If there’s one area in which Renault usually does well, it’s safety. Its reputation as a market-leader, especially among mass-market carmakers, is reflected in the Euro NCAP results for the new Megane: five stars for adult protection, four stars for child protection and two stars for pedestrian protection. The Megane Estate comes fully kitted out with a full range of active and passive safety equipment fitted as standard, including ABS with electronic brakeforce distribution (EBD) and brake assist; ESP with anti-skid regulation (ASR) and CSV understeer control; eight airbags; Isofix child seat mounting points; three-point seatbelts with pre-tensioners and load limiters. Cars with Dynamique trim or higher are also fitted with automatic lights and wipers, plus cruise control with a speed limiter. For safety, there’s central locking, alarm, immobiliser and a card that allows for keyless opening and starting of the car.
There's enough space for four average-sized adults in the Megane Estate, but five will be a bit of a squeeze and there’s not an abundance of headroom at the back. Likewise, legroom is ample, but six-footers might feel a little cramped. Bootspace is a decent 524 litres when you factor in the underfloor storage space: if you fold down the 60:40 split rear seats capacity increases to a very useful 1,600 litres. The Megane Estate comes in four trim levels in the UK: Expression, Dynamique (likely to be the most popular), TomTom Edition and Privilege. The base model has kit that includes radio/CD, electric windows and air con; Dynamique adds the likes of Bluetooth and iPod/MP3 connector, 16” alloys and fog lights; TomTom adds, as you’d expect, a sat nav system (also available as a £450 option); and Privilege gets you dual-zone climate control, electric door mirrors and electrochrome rear view mirror.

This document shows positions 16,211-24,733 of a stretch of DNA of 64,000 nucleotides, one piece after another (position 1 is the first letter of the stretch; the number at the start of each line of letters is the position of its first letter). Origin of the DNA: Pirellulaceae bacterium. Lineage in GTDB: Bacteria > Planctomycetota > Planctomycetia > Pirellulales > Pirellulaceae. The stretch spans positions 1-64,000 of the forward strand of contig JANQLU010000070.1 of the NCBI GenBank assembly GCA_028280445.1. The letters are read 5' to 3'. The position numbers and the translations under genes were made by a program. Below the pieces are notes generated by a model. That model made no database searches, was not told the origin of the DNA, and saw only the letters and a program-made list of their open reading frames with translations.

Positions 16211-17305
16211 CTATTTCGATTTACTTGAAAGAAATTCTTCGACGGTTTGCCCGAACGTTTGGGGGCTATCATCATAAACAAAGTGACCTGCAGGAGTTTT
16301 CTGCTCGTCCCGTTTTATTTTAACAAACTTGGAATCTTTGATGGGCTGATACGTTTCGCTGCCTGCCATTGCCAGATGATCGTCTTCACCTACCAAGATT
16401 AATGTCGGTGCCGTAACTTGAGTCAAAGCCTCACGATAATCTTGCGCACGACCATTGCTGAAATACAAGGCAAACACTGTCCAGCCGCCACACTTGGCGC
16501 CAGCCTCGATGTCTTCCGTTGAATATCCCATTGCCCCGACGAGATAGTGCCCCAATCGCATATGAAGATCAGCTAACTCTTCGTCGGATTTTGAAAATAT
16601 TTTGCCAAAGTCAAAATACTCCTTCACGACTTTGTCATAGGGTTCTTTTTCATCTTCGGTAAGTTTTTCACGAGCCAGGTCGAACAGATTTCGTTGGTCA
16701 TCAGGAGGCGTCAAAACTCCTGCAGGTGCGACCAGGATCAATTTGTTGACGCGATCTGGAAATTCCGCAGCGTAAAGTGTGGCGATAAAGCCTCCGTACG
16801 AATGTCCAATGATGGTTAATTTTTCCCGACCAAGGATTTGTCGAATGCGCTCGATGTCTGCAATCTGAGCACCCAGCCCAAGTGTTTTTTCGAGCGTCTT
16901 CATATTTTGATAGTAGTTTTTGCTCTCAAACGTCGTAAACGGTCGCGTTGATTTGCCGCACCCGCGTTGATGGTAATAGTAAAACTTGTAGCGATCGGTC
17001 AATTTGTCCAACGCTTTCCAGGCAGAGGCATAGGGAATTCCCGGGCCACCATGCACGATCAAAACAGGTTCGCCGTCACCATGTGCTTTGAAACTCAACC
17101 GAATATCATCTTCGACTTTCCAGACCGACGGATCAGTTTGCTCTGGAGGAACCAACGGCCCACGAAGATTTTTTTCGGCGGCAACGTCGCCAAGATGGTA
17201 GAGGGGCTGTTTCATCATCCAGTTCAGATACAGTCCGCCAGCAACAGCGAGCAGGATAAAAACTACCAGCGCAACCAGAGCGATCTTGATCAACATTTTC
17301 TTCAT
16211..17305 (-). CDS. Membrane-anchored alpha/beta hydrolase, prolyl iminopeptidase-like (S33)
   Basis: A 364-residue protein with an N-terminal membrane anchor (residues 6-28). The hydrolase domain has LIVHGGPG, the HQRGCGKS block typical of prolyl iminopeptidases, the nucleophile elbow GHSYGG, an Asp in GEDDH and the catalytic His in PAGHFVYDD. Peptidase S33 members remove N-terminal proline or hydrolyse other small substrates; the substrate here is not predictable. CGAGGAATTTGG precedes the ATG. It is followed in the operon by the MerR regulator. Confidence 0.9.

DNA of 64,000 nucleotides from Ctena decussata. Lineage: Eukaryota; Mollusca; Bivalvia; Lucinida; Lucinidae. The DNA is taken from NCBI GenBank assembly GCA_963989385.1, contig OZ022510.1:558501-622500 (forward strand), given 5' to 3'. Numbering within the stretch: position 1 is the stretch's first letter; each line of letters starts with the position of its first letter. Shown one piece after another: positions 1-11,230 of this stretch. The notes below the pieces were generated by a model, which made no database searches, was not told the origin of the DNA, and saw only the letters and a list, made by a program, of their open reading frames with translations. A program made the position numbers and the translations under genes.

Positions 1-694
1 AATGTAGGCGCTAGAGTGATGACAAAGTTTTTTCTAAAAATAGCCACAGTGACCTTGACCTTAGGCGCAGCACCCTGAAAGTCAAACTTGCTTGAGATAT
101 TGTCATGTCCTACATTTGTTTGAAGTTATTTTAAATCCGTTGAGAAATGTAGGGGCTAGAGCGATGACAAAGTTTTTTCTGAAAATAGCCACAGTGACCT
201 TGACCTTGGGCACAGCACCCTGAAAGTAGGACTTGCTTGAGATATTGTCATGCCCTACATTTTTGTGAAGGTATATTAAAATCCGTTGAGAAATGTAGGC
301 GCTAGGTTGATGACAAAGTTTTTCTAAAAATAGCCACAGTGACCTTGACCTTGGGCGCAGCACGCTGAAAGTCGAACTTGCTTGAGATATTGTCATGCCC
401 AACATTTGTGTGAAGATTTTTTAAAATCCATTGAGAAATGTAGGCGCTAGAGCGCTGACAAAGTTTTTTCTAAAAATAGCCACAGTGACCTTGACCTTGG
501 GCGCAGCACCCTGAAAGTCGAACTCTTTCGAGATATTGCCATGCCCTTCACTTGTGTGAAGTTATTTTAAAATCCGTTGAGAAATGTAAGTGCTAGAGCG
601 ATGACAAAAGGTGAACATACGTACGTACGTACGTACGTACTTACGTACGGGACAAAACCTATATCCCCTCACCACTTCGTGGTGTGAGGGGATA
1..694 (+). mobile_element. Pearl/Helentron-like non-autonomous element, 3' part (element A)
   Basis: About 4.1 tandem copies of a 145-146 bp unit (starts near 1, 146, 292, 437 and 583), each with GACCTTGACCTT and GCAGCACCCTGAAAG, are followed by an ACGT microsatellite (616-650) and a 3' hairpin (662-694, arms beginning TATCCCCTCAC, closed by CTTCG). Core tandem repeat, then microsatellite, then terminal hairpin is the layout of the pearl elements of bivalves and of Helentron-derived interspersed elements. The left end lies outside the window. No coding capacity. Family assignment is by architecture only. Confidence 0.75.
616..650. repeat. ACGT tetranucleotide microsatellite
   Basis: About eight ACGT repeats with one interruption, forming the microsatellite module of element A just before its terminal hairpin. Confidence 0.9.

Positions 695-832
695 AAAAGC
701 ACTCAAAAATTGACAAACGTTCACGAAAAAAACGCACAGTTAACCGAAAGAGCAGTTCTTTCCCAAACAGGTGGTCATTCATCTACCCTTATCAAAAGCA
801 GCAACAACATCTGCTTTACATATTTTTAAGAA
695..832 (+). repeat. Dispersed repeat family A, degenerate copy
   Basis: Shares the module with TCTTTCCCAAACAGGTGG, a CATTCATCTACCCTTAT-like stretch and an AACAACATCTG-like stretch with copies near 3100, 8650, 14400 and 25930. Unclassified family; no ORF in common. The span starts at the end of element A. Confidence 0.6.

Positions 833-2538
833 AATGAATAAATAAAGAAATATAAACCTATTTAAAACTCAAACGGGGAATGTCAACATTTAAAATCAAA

As you’d expect from a car with 10 engine options, there’s a wide range of fuel consumption figures and CO2 emissions, from the 37.2mpg and 178g/km of the tubocharged 2.0-litre TCe180 petrol engine to the frugal 62.8mpg and 118g/km of the 84bhp 1.5-litre dCi (for which you’d pay just £35 a year in road tax). The car we tested returns respectable figures for a 2.0-litre diesel, with 155g/km of CO2 that places it in Band G for road tax (£150 per year) and 47.9mpg. Residual values are likely to be fairly low, though, as French estate cars have a reputation for not holding their value (the last Megane depreciated quite severely, for example). We therefore expect the Megane Estate to retain 34% of its value after 36,000 miles/three years, which is pretty poor when you compare it to a Golf Estate, which has residuals as high as 53%.
Submitted: 25/06/2009 12:20:08